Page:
New Delhi, June 14 : As a new wave of hip-hop and rap culture has emerged in India with the success of "Gully Boy", popular Sufi and playback singer Kavita Seth is keen to give a new twist to her trademark genre with a touch of rap and ballads.
"It is very important for a singer to keep experimenting and come out from one’s comfort zone. In today’s time, rap culture is trending a lot in our country…almost everyone is gripped in the rap fever. So I am also thinking to try something new and create some Sufi raps," Kavita told IANS.
By blending Sufi with rap music, Kavita aims to create a new form of contemporary music that will appeal to the younger audience.
"Nowadays, many youngsters do not even know what Sufi music is. There are people who find it boring. Everyone has their own preferences and likes, but it does not mean you will continue serving the audience the same old thing. If they want something, the singer should also implement some changes in the way of singing.
"So it would be very exciting and interesting for me if I come out with ‘Sufi raps’ and connect to our youth," she added.
Kavita, who is the voice behind songs like "Iktara" and "Tumhi ho bandhu", feels there is a sudden fall in Sufi music in Bollywood films.
"There was a time when Sufi music was on top form in Hindi cinema. There was a lot of exposure of Sufi music in our films. In each film, there was one mandatory Sufi song but now it is gradually fading away. Now, filmmakers are more focused on recreations and remixes."
However, Kavita feels the genre is evergreen and always charms listeners irrespective of trends.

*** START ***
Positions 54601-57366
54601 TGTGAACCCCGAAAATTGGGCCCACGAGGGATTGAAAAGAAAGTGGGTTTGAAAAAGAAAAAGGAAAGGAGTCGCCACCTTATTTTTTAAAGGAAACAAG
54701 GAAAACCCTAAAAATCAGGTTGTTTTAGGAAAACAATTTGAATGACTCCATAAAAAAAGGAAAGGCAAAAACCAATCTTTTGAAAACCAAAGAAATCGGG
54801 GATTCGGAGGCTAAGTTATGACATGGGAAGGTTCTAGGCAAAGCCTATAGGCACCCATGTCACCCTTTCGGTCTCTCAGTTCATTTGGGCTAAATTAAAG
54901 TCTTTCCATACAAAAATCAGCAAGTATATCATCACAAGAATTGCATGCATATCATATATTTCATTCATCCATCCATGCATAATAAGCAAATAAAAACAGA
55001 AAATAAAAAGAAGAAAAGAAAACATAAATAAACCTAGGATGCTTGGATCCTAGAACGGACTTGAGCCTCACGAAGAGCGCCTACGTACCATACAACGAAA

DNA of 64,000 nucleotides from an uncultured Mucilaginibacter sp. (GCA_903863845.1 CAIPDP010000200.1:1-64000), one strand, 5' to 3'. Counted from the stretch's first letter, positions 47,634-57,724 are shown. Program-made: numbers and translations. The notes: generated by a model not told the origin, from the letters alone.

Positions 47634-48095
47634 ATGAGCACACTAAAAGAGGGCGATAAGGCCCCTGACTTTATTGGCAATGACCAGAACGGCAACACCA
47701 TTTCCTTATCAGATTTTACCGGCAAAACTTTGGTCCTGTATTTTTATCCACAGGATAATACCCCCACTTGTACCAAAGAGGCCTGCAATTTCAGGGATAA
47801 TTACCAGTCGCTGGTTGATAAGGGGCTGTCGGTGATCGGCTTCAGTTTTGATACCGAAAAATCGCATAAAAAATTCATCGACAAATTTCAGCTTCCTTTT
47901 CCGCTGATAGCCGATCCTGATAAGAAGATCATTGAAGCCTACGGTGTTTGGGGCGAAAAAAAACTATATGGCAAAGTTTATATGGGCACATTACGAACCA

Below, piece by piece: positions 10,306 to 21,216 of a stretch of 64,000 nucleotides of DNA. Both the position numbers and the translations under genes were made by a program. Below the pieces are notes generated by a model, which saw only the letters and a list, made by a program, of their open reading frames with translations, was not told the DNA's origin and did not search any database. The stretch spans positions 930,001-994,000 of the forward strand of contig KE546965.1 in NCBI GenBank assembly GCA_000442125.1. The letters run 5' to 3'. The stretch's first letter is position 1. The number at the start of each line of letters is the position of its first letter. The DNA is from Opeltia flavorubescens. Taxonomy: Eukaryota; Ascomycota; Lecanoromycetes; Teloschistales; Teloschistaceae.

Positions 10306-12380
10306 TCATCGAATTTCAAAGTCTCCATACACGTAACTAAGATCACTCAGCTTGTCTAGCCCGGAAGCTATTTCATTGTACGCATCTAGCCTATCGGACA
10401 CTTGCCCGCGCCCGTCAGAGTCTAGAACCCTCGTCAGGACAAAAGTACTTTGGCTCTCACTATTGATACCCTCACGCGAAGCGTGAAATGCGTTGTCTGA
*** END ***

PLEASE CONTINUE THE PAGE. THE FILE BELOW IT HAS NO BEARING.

Apart from experimenting with rap music, the 48-year-old singer is keen to collaborate with new musicians and composers.
"Our millenials have a lot of great talent. Look at the songs they are coming up with. It would be fun to collaborate with them. Even I would get to learn something new from them."
While speaking of new singers in the industry, Kavita also urged the industry to pay heed to newcomers.
"Most production houses are opting for old hit songs and recreating them. But this is not the way…there’s a pool of new talent in the market. Newcomers should get proper chances, space and time. Creativity needs time to blossom."
Having started her musical journey at a dargah in Bareilly, Kavita holds the Sufi concert Anandotsav – A Celebration Of Life annually, in memory of her late husband and guru, K.K. Seth.
This year, the concert will be held in Delhi on Saturday.
"I know it is very little in return for what he had done for me, but every year I try my best to do something in his beloved memory. And this time, the concert is taking place in Delhi where I began my professional career. So, this edition has become more special to me," Kavita added.